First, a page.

Can eating grapefruit really raise the risk of developing breast cancer? News about breast cancer research makes international headlines and appears to be the latest truth about this disease. But are the headlines always completely accurate? Is grapefruit actually deadly?
Check out these conflicting headlines!
Grapefruit May Raise Your Risk of Breast Cancer
Researchers at the University of Southern California and University of Hawaii have done the only study that takes a look at a possible link between grapefruit consumption and breast cancer risk. The authors of the study, which surveyed 50,000 postmenopausal women, have concluded that “grapefruit intake may increase the risk of breast cancer among postmenopausal women.“ In this “positive” study, it was found that, on average, women who ate at least a fourth of a grapefruit per day were 30% more likely to develop breast cancer.
In contrast, studies done in 2008 and 2009 found no association between the consumption of grapefruit and breast cancer risk.
Grapefruit Could Help Cure Your Breast Cancer
Only a week after the “grapefruit scare,” researchers at the University of Chicago reported that patients taking lapatinib, a breast cancer drug, with a fatty meal and grapefruit juice, could get five times the benefit of the drug, because the food and grapefruit juice aids its absorption. But don’t change your medicine habits based on that one scholarly paper. More tests are needed before definitive results can be reached.
Grapefruit Raises Estrogen Levels
A 2013 study decided to see what happens to estrogen levels in a woman’s body when she eats grapefruit. It was found that the woman who ate more grapefruit had higher estrogen levels.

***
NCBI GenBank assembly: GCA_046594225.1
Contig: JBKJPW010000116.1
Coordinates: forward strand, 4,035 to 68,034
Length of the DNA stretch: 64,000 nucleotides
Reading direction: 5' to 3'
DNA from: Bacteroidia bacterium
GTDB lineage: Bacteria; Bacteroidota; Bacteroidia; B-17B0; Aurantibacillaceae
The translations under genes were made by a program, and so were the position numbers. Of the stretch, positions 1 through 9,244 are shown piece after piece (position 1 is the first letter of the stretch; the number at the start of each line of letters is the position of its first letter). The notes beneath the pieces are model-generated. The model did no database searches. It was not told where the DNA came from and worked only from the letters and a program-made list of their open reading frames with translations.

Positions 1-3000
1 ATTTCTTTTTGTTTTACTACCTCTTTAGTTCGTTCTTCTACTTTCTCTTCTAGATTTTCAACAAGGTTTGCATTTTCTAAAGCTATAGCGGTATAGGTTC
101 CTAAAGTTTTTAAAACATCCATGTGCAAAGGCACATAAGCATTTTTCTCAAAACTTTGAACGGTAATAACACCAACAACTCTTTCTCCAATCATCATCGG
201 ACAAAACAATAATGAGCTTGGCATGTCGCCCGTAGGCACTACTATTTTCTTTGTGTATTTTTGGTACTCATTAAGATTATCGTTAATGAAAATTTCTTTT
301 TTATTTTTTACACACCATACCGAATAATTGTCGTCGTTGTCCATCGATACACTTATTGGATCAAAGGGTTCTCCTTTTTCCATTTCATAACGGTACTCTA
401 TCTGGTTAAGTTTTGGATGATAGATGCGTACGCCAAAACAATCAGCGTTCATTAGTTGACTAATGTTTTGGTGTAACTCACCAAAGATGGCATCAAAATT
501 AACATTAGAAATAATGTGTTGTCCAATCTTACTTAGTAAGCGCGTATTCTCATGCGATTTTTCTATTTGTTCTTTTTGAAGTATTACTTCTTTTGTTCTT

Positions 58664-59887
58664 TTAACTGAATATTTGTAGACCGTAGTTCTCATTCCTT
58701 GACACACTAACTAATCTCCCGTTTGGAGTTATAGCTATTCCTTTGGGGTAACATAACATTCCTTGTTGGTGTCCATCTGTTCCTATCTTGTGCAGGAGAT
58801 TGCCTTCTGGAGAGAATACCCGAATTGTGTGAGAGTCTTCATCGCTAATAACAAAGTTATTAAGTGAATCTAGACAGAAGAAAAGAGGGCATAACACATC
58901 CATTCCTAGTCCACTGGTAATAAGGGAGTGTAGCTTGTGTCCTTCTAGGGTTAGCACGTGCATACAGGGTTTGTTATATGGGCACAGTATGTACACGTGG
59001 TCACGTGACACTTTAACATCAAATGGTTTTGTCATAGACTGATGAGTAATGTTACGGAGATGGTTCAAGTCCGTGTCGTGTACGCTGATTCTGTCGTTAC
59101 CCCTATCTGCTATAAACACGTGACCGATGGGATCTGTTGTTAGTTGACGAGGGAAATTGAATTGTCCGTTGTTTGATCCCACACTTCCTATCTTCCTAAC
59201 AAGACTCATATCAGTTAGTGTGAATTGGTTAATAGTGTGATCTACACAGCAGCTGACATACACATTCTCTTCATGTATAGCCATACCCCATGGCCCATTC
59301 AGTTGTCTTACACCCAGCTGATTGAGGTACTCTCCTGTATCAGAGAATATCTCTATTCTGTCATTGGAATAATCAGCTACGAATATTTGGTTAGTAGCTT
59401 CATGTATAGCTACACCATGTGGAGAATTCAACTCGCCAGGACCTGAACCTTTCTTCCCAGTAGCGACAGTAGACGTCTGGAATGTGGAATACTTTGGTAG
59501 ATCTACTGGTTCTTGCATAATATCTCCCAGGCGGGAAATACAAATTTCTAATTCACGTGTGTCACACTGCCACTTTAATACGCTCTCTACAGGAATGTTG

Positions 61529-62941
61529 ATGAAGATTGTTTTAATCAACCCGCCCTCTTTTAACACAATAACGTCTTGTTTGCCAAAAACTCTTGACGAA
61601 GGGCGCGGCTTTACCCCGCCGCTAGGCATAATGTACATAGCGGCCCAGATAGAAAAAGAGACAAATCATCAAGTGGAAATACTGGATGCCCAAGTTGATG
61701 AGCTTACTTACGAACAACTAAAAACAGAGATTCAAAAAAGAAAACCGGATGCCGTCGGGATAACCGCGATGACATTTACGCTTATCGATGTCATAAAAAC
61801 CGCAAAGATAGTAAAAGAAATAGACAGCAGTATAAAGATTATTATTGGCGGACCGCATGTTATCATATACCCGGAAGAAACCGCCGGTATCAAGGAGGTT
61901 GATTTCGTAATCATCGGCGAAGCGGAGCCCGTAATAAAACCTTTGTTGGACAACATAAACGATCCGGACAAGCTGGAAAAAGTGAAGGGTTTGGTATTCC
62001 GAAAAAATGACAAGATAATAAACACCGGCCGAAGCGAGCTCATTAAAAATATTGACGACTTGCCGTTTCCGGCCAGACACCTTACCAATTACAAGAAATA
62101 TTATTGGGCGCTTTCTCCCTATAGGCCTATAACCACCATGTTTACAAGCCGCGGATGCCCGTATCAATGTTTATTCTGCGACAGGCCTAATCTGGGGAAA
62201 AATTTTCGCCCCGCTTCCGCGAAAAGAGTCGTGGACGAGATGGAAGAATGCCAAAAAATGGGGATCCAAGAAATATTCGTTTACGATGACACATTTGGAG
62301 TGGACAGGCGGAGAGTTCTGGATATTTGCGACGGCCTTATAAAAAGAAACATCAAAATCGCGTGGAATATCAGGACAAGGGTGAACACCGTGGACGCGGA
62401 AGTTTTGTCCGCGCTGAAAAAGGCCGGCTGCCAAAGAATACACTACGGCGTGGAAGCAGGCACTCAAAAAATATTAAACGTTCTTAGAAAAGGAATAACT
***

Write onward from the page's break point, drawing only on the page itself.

Grapefruit May Inhibit Breast Cancer Cells
Going back a few years, to 1998, it was found that naringenin, a compound found in grapefruit, inhibited breast cancer cells that were grown in the lab.
And What About the Grapefruit Diet?
On the fad diet front, the grapefruit diet has its many admirers, who either eat the fruit or drink the juice before each meal, hoping to lose weight by tapping into the power of special enzymes in the fruit. This diet has been popular since the 1920s and 1930s among people who wanted to burn fat, exercise only a little, and drop their extra pounds. But sticking to this diet also requires sticking to an intake of only 800 calories a day, and being very choosy about the foods you eat while on the diet. And there’s been little research in this area.
Confusing indeed! So, should you panic?
News Coverage vs. Medical Experts
Researchers will tell you that if only one study has been done, it makes a fine headline, but it isn’t the final word in health science. Medical research is carefully done, and is a long process that allows for challenge and validation. Studies on breast cancer risks, treatments, and survival get great news coverage, but also frighten many people, because of the way the research results are reported. If only one or two studies proclaim a new hazard or a new cure, don’t panic. Wait until a well-respected authority, such as the National Cancer Institute puts its stamp of approval on the definitive answer, then you can respond.